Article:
News in Brief

Bush Muses on Medvedev

WASHINGTON -- U.S. President George W. Bush said Thursday that he did not know much about Dmitry Medvedev, who is expected to coast to victory in Sunday's presidential election.

Bush also said it would be interesting to see who represents Russia -- presumably either Medvedev or his mentor, President Vladimir Putin -- at the Group of Eight meeting later this year in Japan.

"As you know, Putin's a straightforward, pretty tough character when it comes to his interests -- well so am I," Bush told a news conference. "We still have got a cordial enough relationship to be able to deal with common threats and opportunities, and that's going to be important for the next [U.S.] president to maintain." (AP)

U.S. Pressed on Litvinenko

LONDON -- Alex Goldfarb, a friend of poisoned former FSB officer Alexander Litvinenko, has asked the U.S. Energy Department to reveal what he says it knows about the origin of the radioactive polonium that killed Litvinenko.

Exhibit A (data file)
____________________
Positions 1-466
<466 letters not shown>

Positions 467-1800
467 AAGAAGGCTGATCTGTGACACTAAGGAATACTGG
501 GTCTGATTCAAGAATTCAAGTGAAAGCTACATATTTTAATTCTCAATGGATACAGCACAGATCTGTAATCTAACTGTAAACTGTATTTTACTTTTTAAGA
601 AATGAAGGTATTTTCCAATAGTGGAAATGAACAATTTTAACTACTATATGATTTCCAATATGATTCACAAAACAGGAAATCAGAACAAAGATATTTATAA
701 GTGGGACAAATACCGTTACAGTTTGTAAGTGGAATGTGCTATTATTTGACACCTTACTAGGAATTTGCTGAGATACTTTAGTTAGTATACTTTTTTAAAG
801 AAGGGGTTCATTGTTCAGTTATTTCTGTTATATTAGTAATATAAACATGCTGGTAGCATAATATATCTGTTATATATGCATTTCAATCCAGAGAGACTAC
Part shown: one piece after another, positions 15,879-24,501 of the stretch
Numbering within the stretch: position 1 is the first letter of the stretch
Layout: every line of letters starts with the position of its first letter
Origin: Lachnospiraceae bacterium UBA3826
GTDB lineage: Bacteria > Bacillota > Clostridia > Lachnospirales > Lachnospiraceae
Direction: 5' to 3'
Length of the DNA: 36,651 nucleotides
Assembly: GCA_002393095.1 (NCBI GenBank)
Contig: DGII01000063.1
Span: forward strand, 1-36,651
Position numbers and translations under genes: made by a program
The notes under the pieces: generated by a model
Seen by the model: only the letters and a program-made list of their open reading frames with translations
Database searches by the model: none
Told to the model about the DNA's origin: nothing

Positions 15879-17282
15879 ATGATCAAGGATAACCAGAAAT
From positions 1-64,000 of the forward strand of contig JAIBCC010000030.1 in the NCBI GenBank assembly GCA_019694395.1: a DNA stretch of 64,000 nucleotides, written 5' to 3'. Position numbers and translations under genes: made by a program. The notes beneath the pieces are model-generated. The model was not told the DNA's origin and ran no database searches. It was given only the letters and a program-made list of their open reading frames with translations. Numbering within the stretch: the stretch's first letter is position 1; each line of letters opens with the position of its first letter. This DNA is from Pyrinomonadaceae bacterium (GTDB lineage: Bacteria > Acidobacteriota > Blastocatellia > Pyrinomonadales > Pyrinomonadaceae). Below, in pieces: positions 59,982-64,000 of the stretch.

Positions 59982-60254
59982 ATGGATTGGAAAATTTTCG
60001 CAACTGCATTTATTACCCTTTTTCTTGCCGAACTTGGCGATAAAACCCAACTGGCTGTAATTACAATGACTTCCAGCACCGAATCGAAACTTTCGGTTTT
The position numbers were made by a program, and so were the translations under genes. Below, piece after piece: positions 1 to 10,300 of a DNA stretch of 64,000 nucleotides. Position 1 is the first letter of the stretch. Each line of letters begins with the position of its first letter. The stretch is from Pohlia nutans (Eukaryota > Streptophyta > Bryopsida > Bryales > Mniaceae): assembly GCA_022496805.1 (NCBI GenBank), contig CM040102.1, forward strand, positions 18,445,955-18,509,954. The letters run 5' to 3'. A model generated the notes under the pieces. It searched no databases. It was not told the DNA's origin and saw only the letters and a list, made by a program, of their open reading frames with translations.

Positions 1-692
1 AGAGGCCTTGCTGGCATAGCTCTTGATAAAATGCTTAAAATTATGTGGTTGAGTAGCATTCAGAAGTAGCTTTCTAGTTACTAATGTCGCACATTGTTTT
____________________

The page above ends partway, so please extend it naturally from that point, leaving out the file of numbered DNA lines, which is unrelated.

Goldfarb said he had filed the freedom of information request in a bid to prove the polonium was produced in Russia and support the allegation that Russian authorities were behind Litvinenko's death, something Moscow emphatically denies. (Reuters)

Court Ruling Over Ransom

GENEVA -- Doctors Without Borders said it had won a second legal victory against the Dutch government over a $1.5 million ransom to rescue aid worker Arjan Erkel in Dagestan in 2004.

The aid group said Wednesday that a Geneva court had rejected the Dutch government's appeal to recover $1.2 million. Doctors Without Borders denies that it agreed to pay back the government. It says the court also ordered the Dutch government to pay the group for the $350,000 it put up to free Erkel, a Dutch citizen who worked for the organization. (AP)